Friday, July 10, 2015

The Climate in My Hometown

This weeks LBC topic comes to us from Ramana in Pune, India. I have lived in 6 different places but only 3 warrant consideration as a hometown as far as I am concerned - Pueblo, Colorado - the place of my birth, Hayward, California where I lived for over 30 years and finally Fort Worth, Texas where I have been for the last 21+ years.

Arkansas River Walk in PuebloFirst up - Pueblo.  Pueblo is situated at the confluence of the Arkansas River and Fountain Creek, 112 miles (180 km) south of the Colorado State Capitol in Denver. The area is considered to be semi-arid desert land, with approximately 12 inches  of precipitation annually.  It enjoyed 4 distinct seasins with trypical seasonal temperature fluctuations. The summers were hot and there was snow in the winter which kept me happy as a kid. I recall spring thunderstorms wherein I'd lay onmy back in the front yard and look skyward as the rains came. We moved to California shortly before my 10th birthday and landed in Hayward.

Hayward has a Mediterranean climate, and contains microclimates, both of which are features of the greater Bay Area. In 2012 the USDA rated Hayward ca as a zone 10a climate. I'm not certain what that means in English other than to say the weather in the SF Bay Area is spectacular. Dry, warm summers and cool, mild winters.  The warm season lasts from June 16 to October 18 with an average daily high temperature above 71°F. The hottest day of the year is September 1, with an average high of 75°F and low of 58°F. Like I said - spectacular. Of course that comes with a price - the Hayward fault runs straight through the city and it is one of those faults the USGS says is at risk for a major quake. Alas, in the nineties when the job market in Silicon Valley tanked it was wagons east and south for us and back to being Shackman. Next stop - Fort Worth, Texas.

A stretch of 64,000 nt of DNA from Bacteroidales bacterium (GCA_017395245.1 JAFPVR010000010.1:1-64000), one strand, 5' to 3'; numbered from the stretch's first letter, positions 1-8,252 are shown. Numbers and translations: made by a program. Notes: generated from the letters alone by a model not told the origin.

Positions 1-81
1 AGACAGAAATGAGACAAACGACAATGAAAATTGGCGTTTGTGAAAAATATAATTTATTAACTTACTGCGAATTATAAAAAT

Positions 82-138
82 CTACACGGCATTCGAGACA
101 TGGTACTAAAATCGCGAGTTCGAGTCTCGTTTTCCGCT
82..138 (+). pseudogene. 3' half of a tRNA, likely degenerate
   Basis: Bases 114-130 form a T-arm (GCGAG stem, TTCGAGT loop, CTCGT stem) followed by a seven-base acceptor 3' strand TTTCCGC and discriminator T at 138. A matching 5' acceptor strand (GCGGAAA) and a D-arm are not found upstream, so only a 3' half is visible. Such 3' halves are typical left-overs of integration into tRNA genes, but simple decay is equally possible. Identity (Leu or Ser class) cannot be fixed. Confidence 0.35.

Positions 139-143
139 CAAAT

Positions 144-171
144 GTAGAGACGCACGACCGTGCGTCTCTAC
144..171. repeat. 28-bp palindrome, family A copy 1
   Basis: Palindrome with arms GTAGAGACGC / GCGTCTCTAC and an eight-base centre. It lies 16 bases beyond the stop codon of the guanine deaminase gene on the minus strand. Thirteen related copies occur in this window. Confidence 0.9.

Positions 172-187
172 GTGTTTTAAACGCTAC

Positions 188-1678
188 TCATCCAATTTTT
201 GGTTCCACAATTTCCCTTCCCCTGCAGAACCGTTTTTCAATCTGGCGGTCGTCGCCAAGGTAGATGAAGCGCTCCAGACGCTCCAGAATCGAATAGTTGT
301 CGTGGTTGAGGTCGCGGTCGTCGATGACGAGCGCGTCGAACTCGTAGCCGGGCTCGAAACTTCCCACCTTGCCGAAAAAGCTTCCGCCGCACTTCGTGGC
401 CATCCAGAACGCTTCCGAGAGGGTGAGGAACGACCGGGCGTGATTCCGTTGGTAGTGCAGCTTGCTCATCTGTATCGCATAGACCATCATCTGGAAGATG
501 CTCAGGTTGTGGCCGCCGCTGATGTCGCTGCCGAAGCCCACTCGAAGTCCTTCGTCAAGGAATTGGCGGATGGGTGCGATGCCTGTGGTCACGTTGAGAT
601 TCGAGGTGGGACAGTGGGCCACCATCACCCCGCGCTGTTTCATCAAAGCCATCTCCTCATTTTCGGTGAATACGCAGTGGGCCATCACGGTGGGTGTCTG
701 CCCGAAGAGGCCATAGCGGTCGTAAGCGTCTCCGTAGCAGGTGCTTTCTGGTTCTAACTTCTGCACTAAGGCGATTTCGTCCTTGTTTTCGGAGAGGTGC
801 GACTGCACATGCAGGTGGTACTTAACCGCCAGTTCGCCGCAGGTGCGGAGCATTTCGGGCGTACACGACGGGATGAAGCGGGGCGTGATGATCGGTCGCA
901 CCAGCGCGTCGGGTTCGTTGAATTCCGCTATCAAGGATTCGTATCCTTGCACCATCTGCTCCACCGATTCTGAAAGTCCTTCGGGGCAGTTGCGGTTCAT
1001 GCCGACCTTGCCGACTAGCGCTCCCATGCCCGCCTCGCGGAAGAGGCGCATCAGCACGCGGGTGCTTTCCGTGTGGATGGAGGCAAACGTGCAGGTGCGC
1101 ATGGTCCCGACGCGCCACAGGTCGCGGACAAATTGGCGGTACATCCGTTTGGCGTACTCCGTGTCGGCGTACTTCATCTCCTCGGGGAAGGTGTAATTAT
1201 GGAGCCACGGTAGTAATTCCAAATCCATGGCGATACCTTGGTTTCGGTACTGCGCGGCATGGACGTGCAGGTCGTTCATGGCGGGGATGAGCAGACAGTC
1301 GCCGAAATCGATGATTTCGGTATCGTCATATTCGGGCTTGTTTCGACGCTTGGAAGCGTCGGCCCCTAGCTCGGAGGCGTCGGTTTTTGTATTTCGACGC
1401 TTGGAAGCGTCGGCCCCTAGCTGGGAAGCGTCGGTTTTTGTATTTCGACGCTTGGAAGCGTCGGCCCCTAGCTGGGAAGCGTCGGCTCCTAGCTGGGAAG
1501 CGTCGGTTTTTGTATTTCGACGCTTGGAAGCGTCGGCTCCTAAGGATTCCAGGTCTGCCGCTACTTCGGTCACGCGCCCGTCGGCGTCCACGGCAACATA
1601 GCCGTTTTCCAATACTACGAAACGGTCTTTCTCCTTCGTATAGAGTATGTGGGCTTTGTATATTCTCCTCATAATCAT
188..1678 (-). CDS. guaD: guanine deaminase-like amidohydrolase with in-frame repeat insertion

Fort Worth's climate is continental and humid subtropical, characterized by wide variations in annual weather conditions, long, hot summers, and short, mild winters. For more than 150 years Fort Worth was the only major city in the United States that had never had a fatal tornado. The city's luck ran out in March 2000 when a spectacular tornado tore through residential neighborhoods and the downtown area. Five people died in the storms, which caused an estimated $450 million in damage. and actually bent the Bank One tower - Which was then converted to condominiums.  The Clear- and West-forks of the Trinity River join near the center of Fort Worth and Lake Worth, Eagle Mountain West Lake, Benbrook, and Arlington Lakes form parts of its northwest and southern borders.

The political climate in Fort Worth is right-wing born again.  There is serious money in Ft Worth - 1% money but the monied folk are civic minded. Ft Worth has spectacular museums and a great zoo, The oil industry was very good to the town and the natural gas industry as well though the price of natural gas has caused a bit of a lull in the latter.

Of the 3 I consider only one to  be home in the deepest sense. this song will make that clear

That's this weeks shack-tke on the weekly LBC topic. Time to see what the others had to say.


  1. Boy, did that picture of Cal State bring back memories. I played a music competitiion there about spring 68, and remember seeing a huge crack diagonally through the music hall, and feeling a slight tremor as we played. Glad it's still standing.

  2. I too had the privilege of living in many places due to the nature of my career before I settled down in Pune, which has been my hometown for the past 25 years. In my LBC post, another local commented that I was being overenthusiastic about the weather and I responded that it is a matter of comparing with all the other places that I had lived. You are still to retire! When you do, that will be your hometown. All the best.